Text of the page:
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Tag: Detroit Tigers

Short Stories: My Love Affair with Baseball

cincinnati reds gnome
Cincinnati Reds Gnome that Graces our Front Yard

In 1962, the Gerencser family moved from the rural northwest Ohio community of Bryan to San Diego, California. I was five. My grandmother, Jeanette Rausch, and her daughter, Marijene also moved to the Golden State. That summer, for my birthday, Grandma bought me a baseball glove, ball, and hat, and took me to my first game. On the appointed day, Grandma picked me up — not my sister, not my brother, just me — and drove us to Lane Field to watch the San Diego Padres play — then the AAA minor league affiliate of the Cincinnati Reds.

I don’t remember anything about the game, but I have no doubt I spent the evening listening to Grandma explain the game to me. You see, she was an avid baseball fan, having attended numerous Detroit Tigers baseball games with her attorney father as a child. Grandma, like her father before her, was a Detroit Tigers fan.

In fourth grade, I was given an assignment to write a story about an experience one of my grandparents had. Grandma Rausch was my favorite grandparent, really my only grandparent. I asked Grandma to tell me about seeing Babe Ruth play, which became the story I shared with my class.

I became the third generation to root for the Tigers. My grandfather, John Tieken, with whom I had a difficult relationship, was also a Tigers fan. For my eleventh birthday, Grandpa took me to a baseball game at Briggs Stadium between the Tigers and the Cleveland Indians. This was the year the Tigers won the World Series.

Here’s the box score for the game:

tigers indians 1968

I played baseball from the age of nine through fifteen. I was a diminutive child, a lefthanded boy who was fleet a foot but couldn’t hit a breaking ball to save his life. I was good enough to make the team, but usually one of the last few boys chosen. I played outfield and was often put in the game to bunt. Being a fast-running lefty gave me a distinct advantage, but more than a few pitchers I faced had difficulties pitching to left-handers. Instead of hits, I got plunked in the back, ribs, buttocks, and head. A hitter I was not, but I did make a good target for wild opposing pitchers.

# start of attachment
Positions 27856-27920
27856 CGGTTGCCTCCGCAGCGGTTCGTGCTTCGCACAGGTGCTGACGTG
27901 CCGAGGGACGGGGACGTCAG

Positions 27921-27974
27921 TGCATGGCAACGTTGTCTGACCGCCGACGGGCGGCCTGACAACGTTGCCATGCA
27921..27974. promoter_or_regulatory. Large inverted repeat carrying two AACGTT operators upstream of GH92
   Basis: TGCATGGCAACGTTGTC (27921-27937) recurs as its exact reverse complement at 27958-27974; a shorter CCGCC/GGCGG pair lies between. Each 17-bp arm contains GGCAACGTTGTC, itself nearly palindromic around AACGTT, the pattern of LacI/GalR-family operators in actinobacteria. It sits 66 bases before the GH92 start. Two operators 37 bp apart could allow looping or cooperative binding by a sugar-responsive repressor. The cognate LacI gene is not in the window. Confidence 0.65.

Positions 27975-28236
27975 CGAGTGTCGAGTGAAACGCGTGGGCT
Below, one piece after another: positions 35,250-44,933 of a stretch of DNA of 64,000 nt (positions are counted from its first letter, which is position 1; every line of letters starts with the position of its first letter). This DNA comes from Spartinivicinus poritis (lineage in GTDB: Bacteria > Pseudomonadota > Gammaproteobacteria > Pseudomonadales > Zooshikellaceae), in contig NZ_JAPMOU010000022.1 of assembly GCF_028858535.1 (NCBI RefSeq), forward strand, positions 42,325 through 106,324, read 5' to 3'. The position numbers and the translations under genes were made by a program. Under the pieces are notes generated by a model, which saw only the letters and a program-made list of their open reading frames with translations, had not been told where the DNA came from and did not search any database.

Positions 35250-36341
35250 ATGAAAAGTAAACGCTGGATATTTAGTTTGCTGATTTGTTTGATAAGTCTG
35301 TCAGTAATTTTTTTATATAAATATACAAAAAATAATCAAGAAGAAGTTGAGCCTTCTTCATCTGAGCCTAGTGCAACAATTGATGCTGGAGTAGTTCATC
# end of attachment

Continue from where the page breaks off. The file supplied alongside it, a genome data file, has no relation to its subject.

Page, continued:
The summer between eighth and ninth grades, I started having problems fielding the ball, so much so that I feared coach was going to cut me. Instead, he said to me, “Hey, Gerencser. You need to get your eyes checked.” Sure enough, I was nearsighted. Glasses fixed my fielding problem, but I still couldn’t hit a curve ball.

My dad never attended my games; whether he was too busy or disinterested, I do not know. Lacking transportation, I rode my bike to my home games. For out-of-town games, I caught a ride with one of my coaches. Mom attended a few of my games. One summer, I was playing high school summer league baseball for Jaques Sporting Goods in Findlay, Ohio. On July Fourth, I played in a game against North Baltimore. Mom and Grandma attended the game. I played a few innings. I even had one attempt to showcase my batting prowess. Grandma was sitting along the baseline on a blanket, cheering me on. As I came up to bat, I heard Mom and Grandma loudly cheering for me, especially Grandma. While she was a small woman, weighing less than a hundred pounds, she had a loud voice, one made raspy from decades of smoking cigarettes. I took a couple of pitches — balls — swung and missed a couple of strikes, and then came the deciding pitch, a breaking ball — a called strike three. Before I could even turn, with head hung low, from the batter’s box, I heard — well, everyone heard — “Hey Ump! That was not a strike!” That was Grandma, defending her oldest grandson to the end.